Despite much anxiety among Dhaka city residents that the Awami League national council on Saturday would cause serious traffic jams, the situation turned out to be quite the opposite. Since morning, very few commuter vehicles have been seen on the roads.
Around 50,000 participants, including hundreds of councillors, local and foreign delegates, and other invited guests are currently attending the council being held at Suhrawardy Udyan in the city.
From 8am, police started restricting traffic inside the Dhaka University area, in addition to restrictions in the other areas surrounding the Suhrawardy Udyan premises.
People, mostly office-goers were seen waiting at bus stops while many were seen walking towards their destinations after police started implementing the traffic control plan around 9am.
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A major avenue in the capital scarcely saw any traffic on the first day of Awami League's 20th National Council Syed Zakir Hossain/Dhaka Tribune
No vehicle was allowed to enter the Manik Mia Avenue to Farmgate route from 8am. People were seen getting down from the buses and walking to their destinations.
Also Read- Dhaka traffic advisory ahead of AL council
Even as late as midday, the tranquillity of the city remained unchanged.
Council excited, calm city
Dhaka Tribune correspondents found the city roads empty and unusually calm.
The city roads were seen almost empty with only a few of buses, private cars, and CNG-run vehicles.
A Dhaka Tribune correspondent took a motorcycle ride from Sadarghat Launch Terminal to Motijheel, Malibagh, Rampura, Hatirjheel, Sabujbagh, Tejgaon and Karwan Bazar, but did not find any traffic congestion.
On a regular day, it takes a minimum of 30 minutes for a biker to reach Motijheel from Sadarghat. On Saturday, however, it took only 15 minutes.
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Commercial areas that are usually congested saw a fraction of the usual traffic Syed Zakir Hossain/Dhaka Tribune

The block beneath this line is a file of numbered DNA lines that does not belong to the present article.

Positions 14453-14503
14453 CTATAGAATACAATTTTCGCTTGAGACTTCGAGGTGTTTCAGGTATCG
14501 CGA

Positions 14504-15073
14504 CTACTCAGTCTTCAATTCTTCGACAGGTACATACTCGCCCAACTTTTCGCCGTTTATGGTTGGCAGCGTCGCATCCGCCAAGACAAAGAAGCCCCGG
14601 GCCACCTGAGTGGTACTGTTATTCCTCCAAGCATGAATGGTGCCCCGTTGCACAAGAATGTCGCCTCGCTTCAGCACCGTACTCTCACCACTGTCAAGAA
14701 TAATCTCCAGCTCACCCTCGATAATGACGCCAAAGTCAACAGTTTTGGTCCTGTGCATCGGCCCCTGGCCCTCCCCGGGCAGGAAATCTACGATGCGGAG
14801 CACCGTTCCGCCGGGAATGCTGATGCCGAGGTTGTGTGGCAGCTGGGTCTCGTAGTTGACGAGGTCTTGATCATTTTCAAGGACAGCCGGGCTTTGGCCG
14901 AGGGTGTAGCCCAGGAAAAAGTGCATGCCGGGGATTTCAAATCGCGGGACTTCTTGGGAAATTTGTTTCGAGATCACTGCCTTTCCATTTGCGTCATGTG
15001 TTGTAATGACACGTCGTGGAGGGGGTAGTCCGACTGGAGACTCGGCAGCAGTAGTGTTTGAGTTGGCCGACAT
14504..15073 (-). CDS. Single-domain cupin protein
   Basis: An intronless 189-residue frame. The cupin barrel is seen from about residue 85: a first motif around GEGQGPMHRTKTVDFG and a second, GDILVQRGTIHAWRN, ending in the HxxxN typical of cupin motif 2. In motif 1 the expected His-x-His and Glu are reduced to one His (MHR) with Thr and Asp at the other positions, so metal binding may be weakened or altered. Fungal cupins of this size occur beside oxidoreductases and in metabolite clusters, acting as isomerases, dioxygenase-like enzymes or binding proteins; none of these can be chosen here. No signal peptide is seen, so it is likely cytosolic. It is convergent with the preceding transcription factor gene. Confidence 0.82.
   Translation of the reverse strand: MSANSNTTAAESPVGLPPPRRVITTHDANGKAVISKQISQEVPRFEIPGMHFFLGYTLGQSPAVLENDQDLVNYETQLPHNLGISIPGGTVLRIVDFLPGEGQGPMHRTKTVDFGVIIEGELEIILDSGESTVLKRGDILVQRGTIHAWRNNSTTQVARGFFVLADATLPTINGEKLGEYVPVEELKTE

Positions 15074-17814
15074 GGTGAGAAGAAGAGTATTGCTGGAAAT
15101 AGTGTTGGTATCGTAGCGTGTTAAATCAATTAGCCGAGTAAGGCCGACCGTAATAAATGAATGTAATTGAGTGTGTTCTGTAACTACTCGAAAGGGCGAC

Another Dhaka Tribune correspondent started his journey from Sadarghat terminal via Rampur and took the Hatirjheel route to Panthapath, taking only 40 minutes.
“Usually, I have to spend at least 30 to 45 minutes to travel to Farmgate from Shewrapara. But today, I was able to reach my destination within 12 minutes,” said Ashraful Islam, a service holder.
Travel along all of these routes by private car can easily take over an hour on an average day.
Autorickshaws and rickshaws rake it in
The absence of buses in the city was noticeable.
CNG autorickshaw drivers and rickshaw pullers had a heyday in the absence of public buses, charging higher fares on all routes. Many CNG drivers refused to use meters and haggled for fares instead.
Speaking with the Dhaka Tribune, Halima Khatun, a residence of Malibagh area, said she was supposed to go to Uttara to see her sister but could not find a bus although 30 minutes had elapsed waiting.
“I tried to take a CNG but the driver demanded Tk500 although the fare should not exceed Tk300-Tk350,” she said.
Rickshaw pullers also charged more than usual on Saturday, Azimur Rahman, who was waiting just beside Halima at Malibagh bus stop, told the Dhaka Tribune.
A human hauler driver said: “There is no traffic congestion but there are very few passengers. I have had to run the vehicle practically empty and fear that I won't be able to raise the cost of each trip let alone make a profit.
“If the situation continues into the night, I will have to make the deposit for the vehicle from my own pocket and will not be able to pay my staff.”